Of all the Chosen that she had seen, only he had done something.

Fate, she knew, was only a power wielded by great heroes and heroines for the good of the light and flame. Through honor and respect did Fate guide those it watched over towards a better future for all. Good always triumphed over evil and yet so many Chosen, those called to greatness by Fate, seemed to fail as Ilyena had not seen any evidence of any sort of success or triumph in for the good of all. So why, when this man had come to pass, did everything turn on its head? With him came darkness to Anor Londo, the death of the Princess of Sunlight Gwynevere. Smothering what little beauty was left in Lordran this Undead held strength greater than any before him with a brutality unlike any seen before. He carried a terrible aura of fear and death upon his shoulders, looking anything but a hero he ghosted through the city like death given bodily form. Ilyena believed his end would come quickly at first seeing him, as Fate would not allow the success of one so obviously not of pure Flame.

Anor Londo had been swallowed whole.

Fate could never lose, yet he had beaten it. Or was this Fate already, she simply too ignorant to understand the implications of such infinite wisdom and impossible machinations?

He had cured Ilyena of insanity and depravity, tending to her with a level of respect and courtesy not found in those Chosen before him or any she had met at all. Not even the precious few memories that remained of the long lost past self she once was could stand against his presence in mind. He had restored her existence as best as possible when a god could not, yet snuffed out the flame of Anor Londo? How could such heroic and villainous actions be carried out by the same individual? In fact how could an undead hold the power to reverse her Hollowing when Gwyndolin could not, and how could an undead single-handedly topple the crown of Lordran, Anor Londo? How could a single undead defy the will of gods?

What if he was not simply a Chosen Undead?

A chill came over Ilyena, body tingling with something akin to excitement as she walked through the hall of the Dark Sun towards the large room within. Curiosity long barred within the jail of duty pushed her faster and faster until she was running, seeing nothing but the far door and the great adventure that awaited within it. Fantastic images flashed through her mind, dark and bright both, they proclaimed vivid promises of amazing implication.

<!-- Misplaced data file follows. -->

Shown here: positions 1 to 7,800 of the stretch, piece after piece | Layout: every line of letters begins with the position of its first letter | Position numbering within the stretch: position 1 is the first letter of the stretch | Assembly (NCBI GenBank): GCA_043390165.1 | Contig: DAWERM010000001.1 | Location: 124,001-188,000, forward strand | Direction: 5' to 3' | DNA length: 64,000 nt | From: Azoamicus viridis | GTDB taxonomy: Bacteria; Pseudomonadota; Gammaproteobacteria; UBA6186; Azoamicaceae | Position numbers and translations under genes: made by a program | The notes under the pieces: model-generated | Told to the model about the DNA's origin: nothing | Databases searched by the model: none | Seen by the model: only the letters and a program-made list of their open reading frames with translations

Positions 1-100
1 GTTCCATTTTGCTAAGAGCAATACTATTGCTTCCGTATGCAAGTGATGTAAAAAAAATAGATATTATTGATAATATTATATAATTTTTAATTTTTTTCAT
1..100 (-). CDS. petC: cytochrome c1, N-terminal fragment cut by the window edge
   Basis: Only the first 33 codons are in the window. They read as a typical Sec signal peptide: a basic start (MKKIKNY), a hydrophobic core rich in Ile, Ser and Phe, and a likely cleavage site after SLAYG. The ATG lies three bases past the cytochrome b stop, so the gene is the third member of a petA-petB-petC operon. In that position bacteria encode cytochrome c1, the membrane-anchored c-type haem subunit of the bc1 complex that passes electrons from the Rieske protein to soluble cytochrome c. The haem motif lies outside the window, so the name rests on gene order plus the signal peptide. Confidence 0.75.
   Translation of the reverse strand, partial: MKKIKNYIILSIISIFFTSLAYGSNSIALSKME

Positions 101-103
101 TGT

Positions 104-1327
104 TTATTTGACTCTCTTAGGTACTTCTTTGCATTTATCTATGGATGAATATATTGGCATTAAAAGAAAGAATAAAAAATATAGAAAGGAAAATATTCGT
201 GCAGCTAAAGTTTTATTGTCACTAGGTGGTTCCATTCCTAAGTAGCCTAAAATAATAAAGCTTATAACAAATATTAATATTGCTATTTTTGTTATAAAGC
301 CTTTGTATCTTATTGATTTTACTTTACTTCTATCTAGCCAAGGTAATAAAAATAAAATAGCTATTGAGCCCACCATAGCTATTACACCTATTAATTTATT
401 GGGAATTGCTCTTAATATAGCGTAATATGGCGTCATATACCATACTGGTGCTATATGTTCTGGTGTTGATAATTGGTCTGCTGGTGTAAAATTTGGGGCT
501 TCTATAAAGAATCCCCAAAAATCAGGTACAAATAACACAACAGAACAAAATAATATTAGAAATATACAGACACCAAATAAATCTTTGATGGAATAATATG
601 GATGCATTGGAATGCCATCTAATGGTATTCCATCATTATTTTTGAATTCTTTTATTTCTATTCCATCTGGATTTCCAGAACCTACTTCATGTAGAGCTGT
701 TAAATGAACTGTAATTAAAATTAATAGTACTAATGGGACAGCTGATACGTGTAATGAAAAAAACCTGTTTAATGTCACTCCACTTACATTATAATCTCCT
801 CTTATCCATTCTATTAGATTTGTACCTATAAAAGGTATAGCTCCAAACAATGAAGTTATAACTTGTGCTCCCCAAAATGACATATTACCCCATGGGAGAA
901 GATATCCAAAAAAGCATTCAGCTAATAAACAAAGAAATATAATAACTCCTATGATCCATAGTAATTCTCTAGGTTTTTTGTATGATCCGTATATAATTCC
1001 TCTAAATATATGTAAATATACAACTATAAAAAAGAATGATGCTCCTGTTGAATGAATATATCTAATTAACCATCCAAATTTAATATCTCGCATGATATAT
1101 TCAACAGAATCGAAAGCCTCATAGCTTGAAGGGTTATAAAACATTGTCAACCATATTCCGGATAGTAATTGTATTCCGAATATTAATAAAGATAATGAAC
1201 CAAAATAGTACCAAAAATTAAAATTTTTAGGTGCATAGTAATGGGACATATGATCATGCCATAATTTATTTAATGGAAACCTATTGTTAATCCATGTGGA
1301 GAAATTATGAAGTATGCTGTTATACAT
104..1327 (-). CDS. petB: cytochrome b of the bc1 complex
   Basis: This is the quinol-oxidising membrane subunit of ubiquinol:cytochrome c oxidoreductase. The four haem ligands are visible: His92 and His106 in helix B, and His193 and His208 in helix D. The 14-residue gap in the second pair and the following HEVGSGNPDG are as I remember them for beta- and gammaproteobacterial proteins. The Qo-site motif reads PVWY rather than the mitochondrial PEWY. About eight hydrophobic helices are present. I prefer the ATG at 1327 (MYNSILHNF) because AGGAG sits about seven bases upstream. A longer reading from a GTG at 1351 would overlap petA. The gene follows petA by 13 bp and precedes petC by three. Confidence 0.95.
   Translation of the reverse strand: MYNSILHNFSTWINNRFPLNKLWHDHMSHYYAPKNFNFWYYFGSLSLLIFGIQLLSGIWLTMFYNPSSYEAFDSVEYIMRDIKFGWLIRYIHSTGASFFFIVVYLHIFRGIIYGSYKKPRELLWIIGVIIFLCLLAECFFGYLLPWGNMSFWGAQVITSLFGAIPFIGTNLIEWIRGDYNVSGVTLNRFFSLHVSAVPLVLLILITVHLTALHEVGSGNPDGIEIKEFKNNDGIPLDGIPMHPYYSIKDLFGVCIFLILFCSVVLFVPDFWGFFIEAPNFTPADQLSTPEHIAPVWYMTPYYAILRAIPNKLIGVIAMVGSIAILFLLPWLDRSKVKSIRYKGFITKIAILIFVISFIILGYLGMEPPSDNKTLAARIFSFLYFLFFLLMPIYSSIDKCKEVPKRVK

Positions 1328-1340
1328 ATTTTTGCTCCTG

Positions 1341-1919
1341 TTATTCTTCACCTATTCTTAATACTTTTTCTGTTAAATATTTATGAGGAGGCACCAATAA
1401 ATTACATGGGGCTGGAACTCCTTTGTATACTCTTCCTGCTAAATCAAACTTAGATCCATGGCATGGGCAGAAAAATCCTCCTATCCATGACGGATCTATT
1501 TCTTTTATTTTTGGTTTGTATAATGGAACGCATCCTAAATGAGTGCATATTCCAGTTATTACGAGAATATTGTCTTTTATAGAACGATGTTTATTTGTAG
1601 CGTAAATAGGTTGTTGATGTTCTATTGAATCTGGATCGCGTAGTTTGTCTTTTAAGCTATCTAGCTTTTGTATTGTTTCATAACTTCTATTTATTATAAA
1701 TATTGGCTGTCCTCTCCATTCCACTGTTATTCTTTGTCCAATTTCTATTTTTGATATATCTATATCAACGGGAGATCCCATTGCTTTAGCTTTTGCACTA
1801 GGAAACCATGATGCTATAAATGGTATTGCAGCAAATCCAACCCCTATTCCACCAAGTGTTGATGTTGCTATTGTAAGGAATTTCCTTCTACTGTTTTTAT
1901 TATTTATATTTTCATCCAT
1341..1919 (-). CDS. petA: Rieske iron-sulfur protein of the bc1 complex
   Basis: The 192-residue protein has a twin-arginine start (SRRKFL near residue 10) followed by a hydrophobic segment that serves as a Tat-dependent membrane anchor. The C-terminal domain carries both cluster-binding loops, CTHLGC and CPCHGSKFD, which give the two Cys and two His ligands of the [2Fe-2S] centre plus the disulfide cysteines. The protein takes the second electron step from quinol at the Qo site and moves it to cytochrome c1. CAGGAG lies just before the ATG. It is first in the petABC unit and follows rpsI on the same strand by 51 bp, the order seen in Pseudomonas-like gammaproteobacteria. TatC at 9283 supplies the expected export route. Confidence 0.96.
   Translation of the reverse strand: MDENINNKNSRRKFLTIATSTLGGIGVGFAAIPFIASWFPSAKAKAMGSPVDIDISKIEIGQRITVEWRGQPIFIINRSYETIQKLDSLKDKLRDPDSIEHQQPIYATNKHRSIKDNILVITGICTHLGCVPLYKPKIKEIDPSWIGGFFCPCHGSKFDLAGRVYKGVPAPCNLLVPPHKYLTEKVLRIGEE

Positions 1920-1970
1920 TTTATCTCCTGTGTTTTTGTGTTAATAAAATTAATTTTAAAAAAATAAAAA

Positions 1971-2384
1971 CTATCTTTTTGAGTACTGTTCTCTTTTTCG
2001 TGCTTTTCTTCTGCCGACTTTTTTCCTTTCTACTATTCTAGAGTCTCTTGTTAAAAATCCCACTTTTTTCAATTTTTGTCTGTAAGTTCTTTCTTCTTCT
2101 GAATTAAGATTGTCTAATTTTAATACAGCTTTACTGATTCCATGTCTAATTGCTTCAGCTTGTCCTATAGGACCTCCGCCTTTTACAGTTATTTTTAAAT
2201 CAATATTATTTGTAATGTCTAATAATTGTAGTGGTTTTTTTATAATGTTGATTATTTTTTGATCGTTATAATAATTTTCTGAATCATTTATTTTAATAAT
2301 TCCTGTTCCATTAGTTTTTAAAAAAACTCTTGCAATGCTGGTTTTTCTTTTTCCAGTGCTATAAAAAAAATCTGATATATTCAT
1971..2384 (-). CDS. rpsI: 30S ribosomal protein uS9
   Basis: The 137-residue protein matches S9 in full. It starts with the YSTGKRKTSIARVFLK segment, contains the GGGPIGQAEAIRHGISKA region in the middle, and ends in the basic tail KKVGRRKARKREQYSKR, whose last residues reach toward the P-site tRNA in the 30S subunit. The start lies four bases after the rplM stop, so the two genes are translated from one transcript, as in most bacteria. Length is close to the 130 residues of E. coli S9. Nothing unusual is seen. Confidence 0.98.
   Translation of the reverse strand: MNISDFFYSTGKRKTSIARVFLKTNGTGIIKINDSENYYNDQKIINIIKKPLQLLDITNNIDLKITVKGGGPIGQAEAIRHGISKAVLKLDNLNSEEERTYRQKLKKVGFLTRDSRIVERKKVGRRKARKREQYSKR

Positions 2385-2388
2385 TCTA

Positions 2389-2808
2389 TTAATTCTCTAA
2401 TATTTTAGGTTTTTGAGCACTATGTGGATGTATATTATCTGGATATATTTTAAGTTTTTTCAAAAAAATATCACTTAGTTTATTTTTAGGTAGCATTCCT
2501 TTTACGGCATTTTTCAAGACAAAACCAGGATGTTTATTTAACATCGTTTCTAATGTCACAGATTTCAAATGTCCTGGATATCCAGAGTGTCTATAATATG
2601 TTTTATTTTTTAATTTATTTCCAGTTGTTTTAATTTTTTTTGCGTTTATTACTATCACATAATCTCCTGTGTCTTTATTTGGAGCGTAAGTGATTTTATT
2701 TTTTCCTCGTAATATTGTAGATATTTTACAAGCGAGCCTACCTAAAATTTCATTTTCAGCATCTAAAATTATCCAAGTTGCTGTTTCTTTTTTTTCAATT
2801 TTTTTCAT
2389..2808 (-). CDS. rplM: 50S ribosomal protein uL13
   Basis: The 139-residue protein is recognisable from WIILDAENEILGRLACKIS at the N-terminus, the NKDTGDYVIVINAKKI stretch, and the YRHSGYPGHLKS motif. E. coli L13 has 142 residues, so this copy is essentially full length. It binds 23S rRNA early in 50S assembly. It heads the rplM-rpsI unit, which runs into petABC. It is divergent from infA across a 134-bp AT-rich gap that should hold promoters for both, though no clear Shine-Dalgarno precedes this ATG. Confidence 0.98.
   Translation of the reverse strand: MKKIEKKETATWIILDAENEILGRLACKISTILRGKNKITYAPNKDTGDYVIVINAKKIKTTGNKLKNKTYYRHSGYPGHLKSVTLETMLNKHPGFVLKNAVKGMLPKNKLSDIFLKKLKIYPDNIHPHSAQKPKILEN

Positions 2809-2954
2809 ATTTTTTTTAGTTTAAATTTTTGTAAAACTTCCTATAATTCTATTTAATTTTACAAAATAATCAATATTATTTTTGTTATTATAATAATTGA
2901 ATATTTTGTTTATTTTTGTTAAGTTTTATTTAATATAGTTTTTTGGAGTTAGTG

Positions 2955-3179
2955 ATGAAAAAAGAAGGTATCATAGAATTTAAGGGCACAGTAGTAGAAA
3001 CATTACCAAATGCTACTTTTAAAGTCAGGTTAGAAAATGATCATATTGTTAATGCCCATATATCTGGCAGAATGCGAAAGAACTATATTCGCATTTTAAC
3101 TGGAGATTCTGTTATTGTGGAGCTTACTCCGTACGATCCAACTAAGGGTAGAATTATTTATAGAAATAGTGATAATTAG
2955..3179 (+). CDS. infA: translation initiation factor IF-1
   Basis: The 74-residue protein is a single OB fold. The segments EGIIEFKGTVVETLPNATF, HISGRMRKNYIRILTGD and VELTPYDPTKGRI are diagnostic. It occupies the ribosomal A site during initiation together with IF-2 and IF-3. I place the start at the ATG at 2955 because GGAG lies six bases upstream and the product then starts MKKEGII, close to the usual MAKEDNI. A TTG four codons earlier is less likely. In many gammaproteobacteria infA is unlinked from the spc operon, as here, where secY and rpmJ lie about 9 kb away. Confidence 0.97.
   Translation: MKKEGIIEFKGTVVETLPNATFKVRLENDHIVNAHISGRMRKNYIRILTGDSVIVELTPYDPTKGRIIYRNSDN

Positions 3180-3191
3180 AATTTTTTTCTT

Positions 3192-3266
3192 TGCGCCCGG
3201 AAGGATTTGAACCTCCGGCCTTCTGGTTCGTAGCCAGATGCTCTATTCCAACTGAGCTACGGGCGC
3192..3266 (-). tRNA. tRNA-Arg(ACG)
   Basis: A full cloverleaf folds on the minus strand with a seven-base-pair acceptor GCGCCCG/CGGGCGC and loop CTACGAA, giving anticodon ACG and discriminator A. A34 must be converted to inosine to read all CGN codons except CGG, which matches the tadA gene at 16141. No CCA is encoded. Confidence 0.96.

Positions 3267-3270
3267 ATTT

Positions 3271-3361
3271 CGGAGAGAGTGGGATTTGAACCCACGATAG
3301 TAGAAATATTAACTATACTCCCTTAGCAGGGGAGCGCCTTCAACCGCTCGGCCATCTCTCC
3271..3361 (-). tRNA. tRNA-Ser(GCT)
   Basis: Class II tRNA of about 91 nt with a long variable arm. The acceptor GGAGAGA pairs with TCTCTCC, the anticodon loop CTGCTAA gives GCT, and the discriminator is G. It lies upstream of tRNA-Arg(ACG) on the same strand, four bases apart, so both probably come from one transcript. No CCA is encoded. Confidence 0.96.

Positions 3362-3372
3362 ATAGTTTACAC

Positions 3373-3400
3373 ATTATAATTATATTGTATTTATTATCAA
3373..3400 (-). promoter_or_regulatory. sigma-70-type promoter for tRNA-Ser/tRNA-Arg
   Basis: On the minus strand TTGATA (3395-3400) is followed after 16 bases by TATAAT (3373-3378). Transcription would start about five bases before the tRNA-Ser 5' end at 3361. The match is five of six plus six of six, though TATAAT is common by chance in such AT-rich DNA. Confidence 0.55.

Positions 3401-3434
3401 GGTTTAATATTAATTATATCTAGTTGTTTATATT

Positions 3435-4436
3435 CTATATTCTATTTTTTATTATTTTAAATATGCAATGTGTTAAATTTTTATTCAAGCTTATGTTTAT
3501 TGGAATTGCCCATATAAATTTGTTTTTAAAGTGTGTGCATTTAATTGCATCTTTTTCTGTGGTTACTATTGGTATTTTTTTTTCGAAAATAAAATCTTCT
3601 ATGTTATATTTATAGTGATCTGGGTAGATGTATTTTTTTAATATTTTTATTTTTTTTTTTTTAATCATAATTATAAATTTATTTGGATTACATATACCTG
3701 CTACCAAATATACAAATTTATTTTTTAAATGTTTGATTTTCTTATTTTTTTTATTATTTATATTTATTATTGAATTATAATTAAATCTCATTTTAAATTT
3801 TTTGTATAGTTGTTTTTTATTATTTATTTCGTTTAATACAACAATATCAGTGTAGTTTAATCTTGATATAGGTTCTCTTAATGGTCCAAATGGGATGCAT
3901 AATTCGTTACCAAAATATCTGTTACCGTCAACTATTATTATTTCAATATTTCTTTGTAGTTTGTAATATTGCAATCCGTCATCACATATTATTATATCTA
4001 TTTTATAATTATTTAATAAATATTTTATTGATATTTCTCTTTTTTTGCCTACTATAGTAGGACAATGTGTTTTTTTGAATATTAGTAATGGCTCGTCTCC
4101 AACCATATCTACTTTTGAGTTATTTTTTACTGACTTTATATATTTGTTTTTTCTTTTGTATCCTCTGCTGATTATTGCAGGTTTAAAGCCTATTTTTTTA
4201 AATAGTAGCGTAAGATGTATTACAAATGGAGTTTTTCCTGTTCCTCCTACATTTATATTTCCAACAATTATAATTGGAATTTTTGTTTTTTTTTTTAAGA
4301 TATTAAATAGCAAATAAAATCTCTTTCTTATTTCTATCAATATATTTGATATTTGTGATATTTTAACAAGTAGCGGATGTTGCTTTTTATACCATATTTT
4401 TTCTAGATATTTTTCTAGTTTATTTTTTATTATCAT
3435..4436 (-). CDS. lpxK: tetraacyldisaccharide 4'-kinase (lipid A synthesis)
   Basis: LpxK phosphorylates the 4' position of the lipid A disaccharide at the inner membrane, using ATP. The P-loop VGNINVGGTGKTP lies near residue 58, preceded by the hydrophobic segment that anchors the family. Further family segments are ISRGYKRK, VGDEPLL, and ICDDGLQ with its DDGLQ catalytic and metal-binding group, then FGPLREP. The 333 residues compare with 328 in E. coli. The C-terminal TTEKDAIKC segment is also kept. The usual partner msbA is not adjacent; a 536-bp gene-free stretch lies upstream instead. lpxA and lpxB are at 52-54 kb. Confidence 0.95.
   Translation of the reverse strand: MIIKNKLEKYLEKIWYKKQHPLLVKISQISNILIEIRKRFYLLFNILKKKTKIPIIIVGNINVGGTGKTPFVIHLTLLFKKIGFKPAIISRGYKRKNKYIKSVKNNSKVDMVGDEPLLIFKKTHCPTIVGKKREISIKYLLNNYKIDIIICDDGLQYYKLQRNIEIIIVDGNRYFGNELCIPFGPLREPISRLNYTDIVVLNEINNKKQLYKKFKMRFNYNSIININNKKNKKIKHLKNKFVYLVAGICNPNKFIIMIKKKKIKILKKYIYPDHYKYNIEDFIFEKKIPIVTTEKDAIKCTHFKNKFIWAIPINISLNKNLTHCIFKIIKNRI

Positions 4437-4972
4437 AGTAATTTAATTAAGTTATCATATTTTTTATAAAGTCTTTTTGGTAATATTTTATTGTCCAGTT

What she found was not at all what she had expected.

Stench of blood, metallic and sharp.

Burning flesh, pungent and repulsive.

A great marble tomb of massive size, twenty meters between each wall and a grand window reaching up to the high ceiling, allowing full view of the Golden City that glowed faintly under the light of a full moon.

A black circle ten meters wide had been burned onto the stone, at its edge a broken and crippled body scorched black.

Curled in the center of the room on the white marble floor, fully lit by the moon that hovered over top as if on guard, a man of black steel cradled an exotic greatsword of shimmering blue steel. His shadow seemed too long and dark to be natural, features obscured and mysterious. Ilyena could hear him… whimpering? She noticed a blood trail that ran from the hall, beneath her feet, down the stairs, and into the charred circle.

“Hello?” She asked nervously.

Nameless looked up.

Liquid stained the cloth of his hood and mask, slicking the two claw-like gauntlets that gingerly cradled the greatsword. Dripping to the white floor in crimson red pools the liquid trickled off those claws in a steady stream. To her surprise the greatsword was spotless, in fact it shone brightly in the soft light of the moon, glittering and shimmering with such dazzling ferocity Ilyena almost looked away.

"Ilyena.” He hissed, voice sharper than a blade that she could almost feel at her throat. Two glistening black eyes, harboring a soul so dark it ate what little light remained, focused on her. Ilyena took a step back, fastening a shaking gloved hand around the leather handle of her Estoc. The shadows around him seemed foreboding, dangerous, no longer so mundane as death given form. This man had become an entirely different existence. Shapes twisted and warped around him in erratic patterns forming a long black cloak of shadow that hung about him ominously, covering the bright marble in inky black. Shoulders hunched and head hanging, gaze hopeless and lost, Nameless stared hollowly back at her. He seemed to grow, swelling in size and scope until he hung over her like an ancient being capable of untold horrors. Ilyena’s icy body shook with fears she could not control, unable to believe a nightmare of such evil had clawed its way out straight from the depths of hell and into reality.